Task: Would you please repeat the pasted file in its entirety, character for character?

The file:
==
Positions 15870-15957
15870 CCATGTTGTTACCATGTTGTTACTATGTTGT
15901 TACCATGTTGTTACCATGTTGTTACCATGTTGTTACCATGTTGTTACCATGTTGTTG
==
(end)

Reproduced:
Positions 15870-15957
15870 CCATGTTGTTACCATGTTGTTACTATGTTGT
15901 TACCATGTTGTTACCATGTTGTTACCATGTTGTTACCATGTTGTTACCATGTTGTTG